Challenges Faced By Brain Injury Victims Returning to the Workplace - Diamond and Diamond Lawyers

Challenges Faced By Brain Injury Victims Returning to the Workplace


The statistics about brain injuries are shocking. Out of 100,000 children living in Ontario this year, 795 of them will become the victims a brain injury. There are almost half a million people in the province suffering from a brain injury with another person becoming a victim every 3.5 minutes. A brain injury can be severe enough to cause death or lifelong disabilities. For those victims able to do so, returning to work can help to improve their lives, but returning to the workforce can be a difficult transition to make.

Disabling effects of brain injuries

The effects of a brain injury depend on many factors including the location of the brain affected by it. The various symptoms and impairments experienced by a victim might include:

  • Paralysis
  • Pain
  • Fatigue
  • Sleep disorder
  • Seizures
  • Sensory impairment
  • Memory loss
  • Cognitive impairment
  • Behavioural issues
  • Personality disorders

Each person and each brain injury present unique combinations of symptoms and disabilities posing challenges for victims and their families. For some people, the ability to return to work following an injury never becomes an option due to the extensive nature of their impairment and disability. Other victims, however, may recover sufficiently to be in a position to return to the workforce.

Ontario Human Rights Code helping people with disabilities

People who hesitate returning to work following an injury to the brain frequently do so because they fear lingering impairments might prevent them from being accepted by a new or former employer. The Ontario Human Rights Code ensures individuals returning to work following a disabling injury are provided the same opportunities enjoyed by other workers.

Under the law, employers must make reasonable accommodations to permit someone with a disability to do his or her job. Included among the types of accommodations an employer could be expected to make are the following:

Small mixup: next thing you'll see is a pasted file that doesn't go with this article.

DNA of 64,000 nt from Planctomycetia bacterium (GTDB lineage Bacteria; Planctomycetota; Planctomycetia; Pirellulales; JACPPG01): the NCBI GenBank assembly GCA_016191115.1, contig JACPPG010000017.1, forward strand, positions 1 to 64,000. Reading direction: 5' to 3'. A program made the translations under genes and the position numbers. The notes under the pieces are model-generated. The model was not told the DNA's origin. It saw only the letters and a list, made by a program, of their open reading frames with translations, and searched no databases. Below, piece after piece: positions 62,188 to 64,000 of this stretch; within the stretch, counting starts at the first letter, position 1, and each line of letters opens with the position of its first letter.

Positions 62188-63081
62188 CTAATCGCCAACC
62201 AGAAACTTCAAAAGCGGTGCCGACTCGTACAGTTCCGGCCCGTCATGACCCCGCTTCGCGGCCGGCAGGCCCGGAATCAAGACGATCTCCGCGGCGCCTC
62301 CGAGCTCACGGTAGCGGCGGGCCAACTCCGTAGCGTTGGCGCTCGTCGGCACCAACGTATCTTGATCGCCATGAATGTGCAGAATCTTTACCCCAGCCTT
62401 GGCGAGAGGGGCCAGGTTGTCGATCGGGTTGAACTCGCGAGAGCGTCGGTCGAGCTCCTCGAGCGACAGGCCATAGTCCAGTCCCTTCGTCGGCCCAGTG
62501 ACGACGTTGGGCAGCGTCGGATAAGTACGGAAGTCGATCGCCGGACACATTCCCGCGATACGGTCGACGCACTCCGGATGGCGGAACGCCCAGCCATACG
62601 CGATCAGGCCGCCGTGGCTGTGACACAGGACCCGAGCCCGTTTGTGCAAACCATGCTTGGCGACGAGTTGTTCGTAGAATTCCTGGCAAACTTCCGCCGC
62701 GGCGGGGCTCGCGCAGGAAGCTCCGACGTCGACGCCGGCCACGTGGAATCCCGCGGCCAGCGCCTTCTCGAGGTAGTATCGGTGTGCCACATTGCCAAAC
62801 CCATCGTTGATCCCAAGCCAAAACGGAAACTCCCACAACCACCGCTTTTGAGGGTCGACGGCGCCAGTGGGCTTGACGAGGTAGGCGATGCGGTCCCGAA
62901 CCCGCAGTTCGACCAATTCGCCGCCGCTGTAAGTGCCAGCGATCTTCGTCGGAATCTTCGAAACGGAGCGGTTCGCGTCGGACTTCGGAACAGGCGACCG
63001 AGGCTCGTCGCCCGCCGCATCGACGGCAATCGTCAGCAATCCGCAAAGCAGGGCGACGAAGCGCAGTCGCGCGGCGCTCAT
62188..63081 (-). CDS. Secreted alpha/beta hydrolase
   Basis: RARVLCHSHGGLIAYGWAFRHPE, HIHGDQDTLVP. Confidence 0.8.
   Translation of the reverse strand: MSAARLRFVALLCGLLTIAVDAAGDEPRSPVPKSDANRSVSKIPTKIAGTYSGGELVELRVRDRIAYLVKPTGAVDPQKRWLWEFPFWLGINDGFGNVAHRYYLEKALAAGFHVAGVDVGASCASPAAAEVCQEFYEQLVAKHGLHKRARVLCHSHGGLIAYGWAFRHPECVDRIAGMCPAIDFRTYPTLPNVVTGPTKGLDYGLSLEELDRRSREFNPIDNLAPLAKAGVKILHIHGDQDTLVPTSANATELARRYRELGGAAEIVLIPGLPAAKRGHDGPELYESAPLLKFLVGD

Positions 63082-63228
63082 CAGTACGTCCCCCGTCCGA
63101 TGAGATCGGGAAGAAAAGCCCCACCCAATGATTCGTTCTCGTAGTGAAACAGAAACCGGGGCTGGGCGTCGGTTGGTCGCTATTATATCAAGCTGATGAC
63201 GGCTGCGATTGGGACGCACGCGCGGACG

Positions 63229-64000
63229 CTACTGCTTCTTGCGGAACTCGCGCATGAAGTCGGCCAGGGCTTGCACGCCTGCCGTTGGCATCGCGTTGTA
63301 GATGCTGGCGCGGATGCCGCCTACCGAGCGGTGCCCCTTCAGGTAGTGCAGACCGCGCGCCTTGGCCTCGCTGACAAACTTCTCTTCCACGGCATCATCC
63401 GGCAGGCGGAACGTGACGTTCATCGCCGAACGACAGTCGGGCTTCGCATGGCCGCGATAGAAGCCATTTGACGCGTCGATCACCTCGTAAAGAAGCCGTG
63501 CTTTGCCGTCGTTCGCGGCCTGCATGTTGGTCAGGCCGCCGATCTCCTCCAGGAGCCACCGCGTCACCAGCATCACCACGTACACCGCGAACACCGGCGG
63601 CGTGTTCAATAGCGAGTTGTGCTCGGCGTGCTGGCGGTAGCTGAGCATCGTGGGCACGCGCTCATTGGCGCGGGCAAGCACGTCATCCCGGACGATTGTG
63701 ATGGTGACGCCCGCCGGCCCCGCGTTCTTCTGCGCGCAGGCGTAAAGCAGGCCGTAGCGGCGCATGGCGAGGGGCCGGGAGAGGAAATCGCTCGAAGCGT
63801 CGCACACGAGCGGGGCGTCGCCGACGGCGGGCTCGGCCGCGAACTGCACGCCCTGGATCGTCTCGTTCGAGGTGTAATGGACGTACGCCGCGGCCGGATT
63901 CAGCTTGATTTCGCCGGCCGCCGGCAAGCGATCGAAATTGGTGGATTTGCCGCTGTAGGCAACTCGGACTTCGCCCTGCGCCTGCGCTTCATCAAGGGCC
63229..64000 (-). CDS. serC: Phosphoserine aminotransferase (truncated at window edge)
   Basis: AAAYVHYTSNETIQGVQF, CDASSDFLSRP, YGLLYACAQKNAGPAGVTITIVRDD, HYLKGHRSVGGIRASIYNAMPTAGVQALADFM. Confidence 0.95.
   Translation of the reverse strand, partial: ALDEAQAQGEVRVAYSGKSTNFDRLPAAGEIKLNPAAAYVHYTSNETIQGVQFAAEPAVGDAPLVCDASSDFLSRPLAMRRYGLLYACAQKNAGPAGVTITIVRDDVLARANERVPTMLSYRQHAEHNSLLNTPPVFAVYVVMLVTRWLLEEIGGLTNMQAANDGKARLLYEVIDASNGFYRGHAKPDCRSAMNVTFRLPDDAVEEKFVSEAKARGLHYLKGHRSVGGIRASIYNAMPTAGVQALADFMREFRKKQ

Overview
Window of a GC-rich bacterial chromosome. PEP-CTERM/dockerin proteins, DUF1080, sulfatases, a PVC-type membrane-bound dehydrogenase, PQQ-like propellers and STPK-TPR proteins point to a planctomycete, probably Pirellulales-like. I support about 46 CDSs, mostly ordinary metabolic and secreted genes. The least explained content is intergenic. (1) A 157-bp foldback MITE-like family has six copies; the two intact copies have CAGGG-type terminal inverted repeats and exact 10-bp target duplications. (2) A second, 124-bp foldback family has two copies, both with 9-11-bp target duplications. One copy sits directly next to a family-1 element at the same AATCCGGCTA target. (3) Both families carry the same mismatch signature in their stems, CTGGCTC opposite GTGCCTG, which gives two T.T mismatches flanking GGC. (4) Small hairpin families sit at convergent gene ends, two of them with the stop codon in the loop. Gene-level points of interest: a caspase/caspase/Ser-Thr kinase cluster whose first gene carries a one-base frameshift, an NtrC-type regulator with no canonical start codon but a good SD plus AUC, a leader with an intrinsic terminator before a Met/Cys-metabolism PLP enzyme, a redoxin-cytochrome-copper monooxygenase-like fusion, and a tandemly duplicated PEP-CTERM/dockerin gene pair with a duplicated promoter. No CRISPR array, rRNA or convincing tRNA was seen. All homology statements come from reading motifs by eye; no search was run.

• Flexible work hours and breaks
  • Providing large print or other special types of reading material
  • Offer services to accommodate hearing impaired workers
  • Make common areas, such as restrooms and breakrooms, accessible to all workers
  • Offering retraining or a modification of duties

The goal of the law is to make it possible for individuals with disabilities to return to the workplace. If a person suffering from impairments related to a brain injury cannot return to the same job he or she once held, the law requires employers to work with the individual to find another job for which the person is qualified or train the person for another position.

Communication between an employer and an employee is essential  

The worst thing a worker can do is try to hide a disability from his or her employer. The accommodation requirements of the Ontario Human Rights Code depend upon workers being open and honest with their employer about their condition and their ability to perform the duties of their job.

Victims accidents resulting in a brain injury cannot assume that employers, co-workers and others will recognize they are having difficult at work because of a disability. A person’s impairment might not be obvious to others.

For example, a brain injury may cause a person to suffer diminished short-term memory. Others might wonder why a person is ignoring instructions soon after they were given without realizing the individual forgot them. Once the worker speaks up, an easy accommodation can be made by supervisors at work to provide written instructions.

Compensation for brain injury victims

The personal injury lawyers at Diamond and Diamond understand the devastating nature of brain injuries pursue compensation for victims when the injuries are the result of negligent conduct and assist with disability claims. Call our 24/7 personal injury hotline at 1-800-567-HURT or visit our website to speak to one of our team members. We have offices located throughout Ontario and offer free consultations and case evaluations.

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